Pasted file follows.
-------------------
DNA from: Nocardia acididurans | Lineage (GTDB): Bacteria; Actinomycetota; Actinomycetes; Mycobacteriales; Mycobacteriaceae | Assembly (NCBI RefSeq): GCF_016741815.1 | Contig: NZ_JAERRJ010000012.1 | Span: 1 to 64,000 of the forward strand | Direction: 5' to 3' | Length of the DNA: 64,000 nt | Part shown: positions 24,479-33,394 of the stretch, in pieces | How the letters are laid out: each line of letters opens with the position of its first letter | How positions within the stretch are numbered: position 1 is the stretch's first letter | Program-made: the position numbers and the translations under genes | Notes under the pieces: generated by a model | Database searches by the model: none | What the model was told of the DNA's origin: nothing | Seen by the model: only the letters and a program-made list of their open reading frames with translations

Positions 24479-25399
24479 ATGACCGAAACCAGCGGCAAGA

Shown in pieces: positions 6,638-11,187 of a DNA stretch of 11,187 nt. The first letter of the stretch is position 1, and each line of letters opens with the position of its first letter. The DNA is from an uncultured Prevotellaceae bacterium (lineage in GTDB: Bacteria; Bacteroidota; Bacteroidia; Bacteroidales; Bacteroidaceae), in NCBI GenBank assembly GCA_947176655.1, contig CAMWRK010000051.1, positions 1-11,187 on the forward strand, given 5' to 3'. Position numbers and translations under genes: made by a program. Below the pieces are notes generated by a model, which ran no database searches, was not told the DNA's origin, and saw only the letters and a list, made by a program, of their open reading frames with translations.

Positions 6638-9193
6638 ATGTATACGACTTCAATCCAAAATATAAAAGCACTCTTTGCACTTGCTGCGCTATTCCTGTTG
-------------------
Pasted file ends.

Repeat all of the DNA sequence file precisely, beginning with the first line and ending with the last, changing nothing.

DNA from: Nocardia acididurans | Lineage (GTDB): Bacteria; Actinomycetota; Actinomycetes; Mycobacteriales; Mycobacteriaceae | Assembly (NCBI RefSeq): GCF_016741815.1 | Contig: NZ_JAERRJ010000012.1 | Span: 1 to 64,000 of the forward strand | Direction: 5' to 3' | Length of the DNA: 64,000 nt | Part shown: positions 24,479-33,394 of the stretch, in pieces | How the letters are laid out: each line of letters opens with the position of its first letter | How positions within the stretch are numbered: position 1 is the stretch's first letter | Program-made: the position numbers and the translations under genes | Notes under the pieces: generated by a model | Database searches by the model: none | What the model was told of the DNA's origin: nothing | Seen by the model: only the letters and a program-made list of their open reading frames with translations

Positions 24479-25399
24479 ATGACCGAAACCAGCGGCAAGA

Shown in pieces: positions 6,638-11,187 of a DNA stretch of 11,187 nt. The first letter of the stretch is position 1, and each line of letters opens with the position of its first letter. The DNA is from an uncultured Prevotellaceae bacterium (lineage in GTDB: Bacteria; Bacteroidota; Bacteroidia; Bacteroidales; Bacteroidaceae), in NCBI GenBank assembly GCA_947176655.1, contig CAMWRK010000051.1, positions 1-11,187 on the forward strand, given 5' to 3'. Position numbers and translations under genes: made by a program. Below the pieces are notes generated by a model, which ran no database searches, was not told the DNA's origin, and saw only the letters and a list, made by a program, of their open reading frames with translations.

Positions 6638-9193
6638 ATGTATACGACTTCAATCCAAAATATAAAAGCACTCTTTGCACTTGCTGCGCTATTCCTGTTG